Cape Breton Island and the supply chain as compared to Africa and IT

In Cape Breton these days, you can have a light supper of Italian capocollo, Spanish olives and an radicchio salad washed down with a nice glass of Barolo, before being driven to the theatre to catch a live simulcast of Anna Netrebko performing in the Met’s version of Don Pasquale. In other words, you can have many of the same experiences that someone in the big city like Toronto can have. This is astounding to me in some ways, because when I was younger and living in Cape Breton, that was not the case. What people in big cities enjoyed was something either you could not experience locally or something you got to experience much latter. Now, the people at Loblaws or the Metropolitan Opera didn’t get together and say: those poor Cape Bretoners…we should be nice and give this stuff to them. No, what happened is that first they found ways to be able to distribute these things cost effectively and profitably to areas like Cape Breton via innovations in their supply chain. Once they could do that, they understood that there was a market for these goods and services there just like there was in Toronto or Vancouver or other parts of Canada. And just like in other parts of Canada, not everyone in Cape Breton cared or wanted these things. But many Capers did, and that motivated these companies to distribute these goods and services to Sydney and Glace Bay and other parts of the Island.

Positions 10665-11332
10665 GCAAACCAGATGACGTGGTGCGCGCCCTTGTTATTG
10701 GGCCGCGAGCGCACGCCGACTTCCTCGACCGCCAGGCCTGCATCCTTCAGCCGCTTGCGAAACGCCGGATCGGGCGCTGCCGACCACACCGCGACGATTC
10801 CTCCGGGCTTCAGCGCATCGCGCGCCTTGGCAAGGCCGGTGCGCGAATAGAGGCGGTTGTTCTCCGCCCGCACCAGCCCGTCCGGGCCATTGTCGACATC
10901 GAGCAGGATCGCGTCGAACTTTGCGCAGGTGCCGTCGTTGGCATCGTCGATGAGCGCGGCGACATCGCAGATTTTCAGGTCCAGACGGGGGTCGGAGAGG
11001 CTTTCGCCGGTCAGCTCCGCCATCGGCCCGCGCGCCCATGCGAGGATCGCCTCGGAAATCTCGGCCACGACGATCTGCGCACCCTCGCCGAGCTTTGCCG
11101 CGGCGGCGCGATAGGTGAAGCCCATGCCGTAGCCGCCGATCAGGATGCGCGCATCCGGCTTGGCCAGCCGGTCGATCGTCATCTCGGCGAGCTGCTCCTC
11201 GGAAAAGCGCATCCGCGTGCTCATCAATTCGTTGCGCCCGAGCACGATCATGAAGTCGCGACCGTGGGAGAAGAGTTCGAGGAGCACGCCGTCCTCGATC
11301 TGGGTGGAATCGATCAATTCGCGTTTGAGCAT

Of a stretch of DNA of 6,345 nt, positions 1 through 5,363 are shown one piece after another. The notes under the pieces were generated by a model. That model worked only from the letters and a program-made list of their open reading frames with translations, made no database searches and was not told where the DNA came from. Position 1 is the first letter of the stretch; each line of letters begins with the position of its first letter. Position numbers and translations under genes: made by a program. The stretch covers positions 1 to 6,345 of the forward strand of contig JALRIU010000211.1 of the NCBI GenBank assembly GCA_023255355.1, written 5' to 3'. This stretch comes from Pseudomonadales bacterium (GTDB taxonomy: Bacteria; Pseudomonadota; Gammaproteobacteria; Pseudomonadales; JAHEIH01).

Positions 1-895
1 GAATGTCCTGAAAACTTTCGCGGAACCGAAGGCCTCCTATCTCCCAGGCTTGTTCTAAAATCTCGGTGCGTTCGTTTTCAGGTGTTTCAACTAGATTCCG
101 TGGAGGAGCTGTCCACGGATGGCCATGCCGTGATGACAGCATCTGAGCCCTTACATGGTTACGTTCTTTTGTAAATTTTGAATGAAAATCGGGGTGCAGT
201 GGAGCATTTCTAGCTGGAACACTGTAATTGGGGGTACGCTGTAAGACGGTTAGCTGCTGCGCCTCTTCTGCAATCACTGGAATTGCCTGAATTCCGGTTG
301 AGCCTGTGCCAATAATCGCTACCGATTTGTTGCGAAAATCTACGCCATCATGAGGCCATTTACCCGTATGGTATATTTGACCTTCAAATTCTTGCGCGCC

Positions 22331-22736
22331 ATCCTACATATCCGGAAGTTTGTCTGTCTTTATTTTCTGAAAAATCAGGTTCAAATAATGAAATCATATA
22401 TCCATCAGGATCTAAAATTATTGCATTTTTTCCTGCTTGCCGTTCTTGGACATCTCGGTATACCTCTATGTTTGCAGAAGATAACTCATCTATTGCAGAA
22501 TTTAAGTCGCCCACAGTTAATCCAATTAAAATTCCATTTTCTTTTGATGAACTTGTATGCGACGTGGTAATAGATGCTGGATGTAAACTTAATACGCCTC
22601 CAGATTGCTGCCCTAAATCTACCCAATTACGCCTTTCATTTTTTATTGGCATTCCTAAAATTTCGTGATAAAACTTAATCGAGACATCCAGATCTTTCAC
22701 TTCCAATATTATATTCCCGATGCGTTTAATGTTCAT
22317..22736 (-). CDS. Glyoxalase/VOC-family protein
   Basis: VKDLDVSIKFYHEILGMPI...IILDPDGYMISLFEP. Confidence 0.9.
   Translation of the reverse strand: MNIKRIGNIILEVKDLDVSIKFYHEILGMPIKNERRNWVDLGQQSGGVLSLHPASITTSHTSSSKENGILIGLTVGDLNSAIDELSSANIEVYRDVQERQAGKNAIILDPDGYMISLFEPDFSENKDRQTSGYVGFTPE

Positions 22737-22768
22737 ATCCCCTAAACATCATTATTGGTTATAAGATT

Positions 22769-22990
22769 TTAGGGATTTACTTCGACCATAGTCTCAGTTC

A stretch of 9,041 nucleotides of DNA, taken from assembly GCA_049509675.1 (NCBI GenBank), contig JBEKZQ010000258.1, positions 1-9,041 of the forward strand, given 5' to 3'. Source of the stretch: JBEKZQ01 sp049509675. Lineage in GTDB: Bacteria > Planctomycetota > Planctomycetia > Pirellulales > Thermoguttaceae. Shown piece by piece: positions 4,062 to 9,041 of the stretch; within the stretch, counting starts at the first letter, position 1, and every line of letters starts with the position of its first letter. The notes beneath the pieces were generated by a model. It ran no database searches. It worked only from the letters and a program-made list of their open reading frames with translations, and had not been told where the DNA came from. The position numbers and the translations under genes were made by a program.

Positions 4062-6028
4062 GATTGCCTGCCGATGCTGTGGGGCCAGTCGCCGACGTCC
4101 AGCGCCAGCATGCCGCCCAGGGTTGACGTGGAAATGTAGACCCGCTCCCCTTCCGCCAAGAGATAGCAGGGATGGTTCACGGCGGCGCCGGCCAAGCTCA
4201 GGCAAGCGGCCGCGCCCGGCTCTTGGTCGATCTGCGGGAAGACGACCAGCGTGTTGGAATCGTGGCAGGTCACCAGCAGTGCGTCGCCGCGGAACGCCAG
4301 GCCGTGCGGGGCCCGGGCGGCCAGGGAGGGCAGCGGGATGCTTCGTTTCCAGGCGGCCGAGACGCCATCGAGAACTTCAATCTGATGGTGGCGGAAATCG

Likewise with Africa and IT. As I pointed out here (Some thoughts on datafication and the poor way writers think about IT and Africa | Smart People I Know), it’s not a question of being nice. It’s a question of being innovative enough to reach and serve new markets that you were not able to reach and serve before. The demand is there. It’s a matter of the supply.

The comparison only goes so far, but often times when I read about people in India or Africa and other parts of the world, I think of my own experiences in Cape Breton. I think of the assumptions and limitations implied concerning Cape Bretoners, and then I try to see things in a more open way, just like I would hope people outside of Cape Breton see the people who live there.

(Photo of Anna Netrebko from the 2010 performance of Donzetti’s Don Pasquale.)

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